Stuart Maxwell ARMFIELD

Stuart Maxwell ARMFIELD

Armfield was born in Sanderstead, near Croydon, Surrey, but grew up in Somerset. He studied design and the history of architecture at the Royal West of England College of Art in Bristol, then from 1934 to 1939 was Assistant Art Director at Ealing Film Studios. A Quaker pacifist, he returned on the outbreak of World War II to the home of his parents in Axbridge, Somerset.

After a nervous breakdown, he moved to Polperro in 1942. He and his partner, George Bray, lived high above The Warren in their home, 'Tycara'. By 1945 he felt confident enough to take up painting as a full time professional career. His cousin, the painter and writer Maxwell Ashby Armfield, taught him the tempera technique, which Stuart developed and in 1958 published a book on the subject in the Artists Handbook series.

Armfield's principal subject matter was still life. Unusually, the backdrops were generally an infinite space, evoking sea or sky in such a way as to suggest the influence of surrealism. Reviews of his work on the exhibitions of the East Cornwall Society of Artists and Plymouth Arts Club in the 1940s and 1950s praised the skill of his tempera technique. The paintings included in his first STISA exhibition in 1950 attracted much favourable attention. In the summer of 1956 his solo show at Plymouth Arts Centre (opened by fellow Polperro resident Jack MERRIOTT) was highly praised.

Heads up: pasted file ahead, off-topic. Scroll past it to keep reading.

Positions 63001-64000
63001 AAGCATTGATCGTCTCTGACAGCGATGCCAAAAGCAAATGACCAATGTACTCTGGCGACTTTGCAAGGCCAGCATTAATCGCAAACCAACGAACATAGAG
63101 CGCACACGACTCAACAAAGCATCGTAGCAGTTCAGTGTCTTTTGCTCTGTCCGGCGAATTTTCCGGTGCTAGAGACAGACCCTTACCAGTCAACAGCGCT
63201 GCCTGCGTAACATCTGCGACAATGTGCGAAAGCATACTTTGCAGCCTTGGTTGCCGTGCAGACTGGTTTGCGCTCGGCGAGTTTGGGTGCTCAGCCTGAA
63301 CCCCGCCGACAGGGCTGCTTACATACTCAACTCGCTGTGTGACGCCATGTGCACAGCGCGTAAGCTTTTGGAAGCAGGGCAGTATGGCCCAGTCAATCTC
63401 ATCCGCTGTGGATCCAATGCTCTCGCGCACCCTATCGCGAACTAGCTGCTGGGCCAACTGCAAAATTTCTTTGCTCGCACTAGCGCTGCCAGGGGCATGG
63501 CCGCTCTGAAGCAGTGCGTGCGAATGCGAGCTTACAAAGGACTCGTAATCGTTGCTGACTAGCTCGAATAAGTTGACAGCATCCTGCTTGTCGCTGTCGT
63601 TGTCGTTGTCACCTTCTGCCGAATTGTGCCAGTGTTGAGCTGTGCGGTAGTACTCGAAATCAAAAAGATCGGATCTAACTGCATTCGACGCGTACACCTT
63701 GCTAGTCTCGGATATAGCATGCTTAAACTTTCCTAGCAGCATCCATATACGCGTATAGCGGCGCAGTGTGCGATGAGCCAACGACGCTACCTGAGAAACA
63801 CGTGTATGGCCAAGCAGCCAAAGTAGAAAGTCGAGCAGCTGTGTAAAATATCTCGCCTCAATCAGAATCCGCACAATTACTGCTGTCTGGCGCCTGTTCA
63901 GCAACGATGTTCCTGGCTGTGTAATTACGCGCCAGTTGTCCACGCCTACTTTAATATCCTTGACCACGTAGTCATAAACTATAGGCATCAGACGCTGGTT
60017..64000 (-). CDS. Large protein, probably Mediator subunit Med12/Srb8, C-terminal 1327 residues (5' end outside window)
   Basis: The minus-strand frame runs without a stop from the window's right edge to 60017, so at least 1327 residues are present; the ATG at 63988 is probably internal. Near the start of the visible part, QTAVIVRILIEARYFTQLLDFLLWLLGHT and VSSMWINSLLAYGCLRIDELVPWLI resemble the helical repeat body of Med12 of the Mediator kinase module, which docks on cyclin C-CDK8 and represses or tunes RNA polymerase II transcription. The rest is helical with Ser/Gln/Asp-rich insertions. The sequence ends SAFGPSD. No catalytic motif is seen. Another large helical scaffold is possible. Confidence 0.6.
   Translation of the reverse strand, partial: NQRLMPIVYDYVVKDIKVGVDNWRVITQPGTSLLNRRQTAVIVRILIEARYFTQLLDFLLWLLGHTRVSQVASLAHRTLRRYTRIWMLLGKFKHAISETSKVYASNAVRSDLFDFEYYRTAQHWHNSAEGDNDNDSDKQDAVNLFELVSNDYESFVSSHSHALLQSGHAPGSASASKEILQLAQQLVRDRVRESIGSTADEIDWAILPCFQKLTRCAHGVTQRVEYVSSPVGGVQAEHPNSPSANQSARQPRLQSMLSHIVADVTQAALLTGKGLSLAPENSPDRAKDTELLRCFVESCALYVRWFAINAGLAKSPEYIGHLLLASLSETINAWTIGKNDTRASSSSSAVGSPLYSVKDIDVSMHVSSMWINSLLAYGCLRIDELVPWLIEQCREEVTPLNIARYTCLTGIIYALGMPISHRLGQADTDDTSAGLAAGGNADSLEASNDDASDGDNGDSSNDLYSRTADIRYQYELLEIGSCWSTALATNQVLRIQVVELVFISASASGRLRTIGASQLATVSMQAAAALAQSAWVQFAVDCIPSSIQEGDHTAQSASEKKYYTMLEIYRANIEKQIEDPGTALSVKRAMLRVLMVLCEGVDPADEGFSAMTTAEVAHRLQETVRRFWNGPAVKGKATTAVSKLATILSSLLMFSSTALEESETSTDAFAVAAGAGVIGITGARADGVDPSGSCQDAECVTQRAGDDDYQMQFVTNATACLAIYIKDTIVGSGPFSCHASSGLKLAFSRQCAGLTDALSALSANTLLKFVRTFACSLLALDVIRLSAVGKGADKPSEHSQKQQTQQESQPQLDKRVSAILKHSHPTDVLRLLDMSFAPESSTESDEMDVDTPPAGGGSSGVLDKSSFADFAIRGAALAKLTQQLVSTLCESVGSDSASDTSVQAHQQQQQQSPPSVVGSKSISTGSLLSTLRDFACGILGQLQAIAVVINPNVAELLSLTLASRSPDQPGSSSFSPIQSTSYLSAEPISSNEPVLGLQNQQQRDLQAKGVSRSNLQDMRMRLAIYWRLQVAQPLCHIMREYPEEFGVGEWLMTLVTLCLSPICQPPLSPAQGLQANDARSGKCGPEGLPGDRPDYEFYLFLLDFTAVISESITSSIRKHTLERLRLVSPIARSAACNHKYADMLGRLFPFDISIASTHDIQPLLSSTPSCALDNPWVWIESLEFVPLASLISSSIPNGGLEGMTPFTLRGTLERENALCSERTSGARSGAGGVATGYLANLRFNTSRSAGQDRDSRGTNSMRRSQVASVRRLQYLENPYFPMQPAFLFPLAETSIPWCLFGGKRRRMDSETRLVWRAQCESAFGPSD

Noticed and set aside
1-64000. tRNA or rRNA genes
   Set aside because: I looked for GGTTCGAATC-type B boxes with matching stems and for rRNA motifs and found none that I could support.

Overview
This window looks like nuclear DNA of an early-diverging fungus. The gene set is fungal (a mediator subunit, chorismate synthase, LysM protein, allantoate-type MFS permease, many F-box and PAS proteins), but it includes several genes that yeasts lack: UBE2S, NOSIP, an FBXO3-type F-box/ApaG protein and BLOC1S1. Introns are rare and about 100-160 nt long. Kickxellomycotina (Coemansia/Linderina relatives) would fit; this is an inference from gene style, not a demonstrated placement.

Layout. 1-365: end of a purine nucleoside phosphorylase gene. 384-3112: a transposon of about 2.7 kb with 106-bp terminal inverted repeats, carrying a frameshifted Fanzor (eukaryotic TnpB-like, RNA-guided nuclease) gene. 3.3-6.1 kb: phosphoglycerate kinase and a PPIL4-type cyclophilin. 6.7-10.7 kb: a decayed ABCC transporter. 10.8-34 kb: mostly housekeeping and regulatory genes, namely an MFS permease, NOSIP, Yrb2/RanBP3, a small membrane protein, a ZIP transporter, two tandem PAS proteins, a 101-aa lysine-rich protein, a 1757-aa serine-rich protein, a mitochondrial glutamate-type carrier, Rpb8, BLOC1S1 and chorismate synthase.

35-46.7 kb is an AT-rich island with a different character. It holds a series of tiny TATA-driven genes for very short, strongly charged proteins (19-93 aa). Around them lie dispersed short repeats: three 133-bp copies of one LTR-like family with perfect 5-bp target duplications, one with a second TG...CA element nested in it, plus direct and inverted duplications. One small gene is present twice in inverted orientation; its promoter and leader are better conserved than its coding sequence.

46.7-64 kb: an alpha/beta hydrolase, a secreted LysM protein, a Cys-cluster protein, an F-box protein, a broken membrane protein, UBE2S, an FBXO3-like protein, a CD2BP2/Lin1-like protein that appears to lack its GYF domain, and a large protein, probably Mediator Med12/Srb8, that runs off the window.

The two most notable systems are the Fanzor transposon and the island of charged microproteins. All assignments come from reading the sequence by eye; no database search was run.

In 1965 he opened a gallery on the quay in Looe. Between 1958 and 1970 he shot a series of films in and around Looe, some of which have been uploaded onto YouTube by Cornish Voices. In 1966 The Cornish Review was relaunched, and from then until 1970 Armfield was the portrait artist for the publication. In 1971 he held an exhibition at The Orangery, Saltram House, which was opened by Lady Trehane. In the same year he was involved in the renovation of the Jubilee Inn, Pelynt, creating an original design for its glazed circular staircase. The 1950s and 1960s marked the highest point of his career, with several exhibitions in the USA establishing a following there.

Plymouth Art Gallery held a major retrospective of his work in 1977. Two years later he moved there, converting a dilapidated building on the Barbican into a new studio and gallery.



Painter using tempera; watercolour; author

works and access

View from a Polperro Window (1942); The Black and White Cat, Polperro; Still Life of Daffodils and Glass Jar, with Polperro Backdrop;

Works include: Vortex (presented to the United Nations Organisation in 1961); Anti-Invasion Obstructions (in Imperial War Museum)



East Cornwall Society of Artists

The Plymouth Society of Artists

The Studio, The Quay, Looe

James Colman Fine Art Retrospective 1999, and Memorial Exhibition 2000


 STISA 1950


Armfield Tempera Painting

Buckman (2006) Dictionary of British Artists since 1945

Tovey (2021) Polperro - Cornwall's Forgotten Art Centre - Volume Two - Post-1920, Wilson Books

WCAA file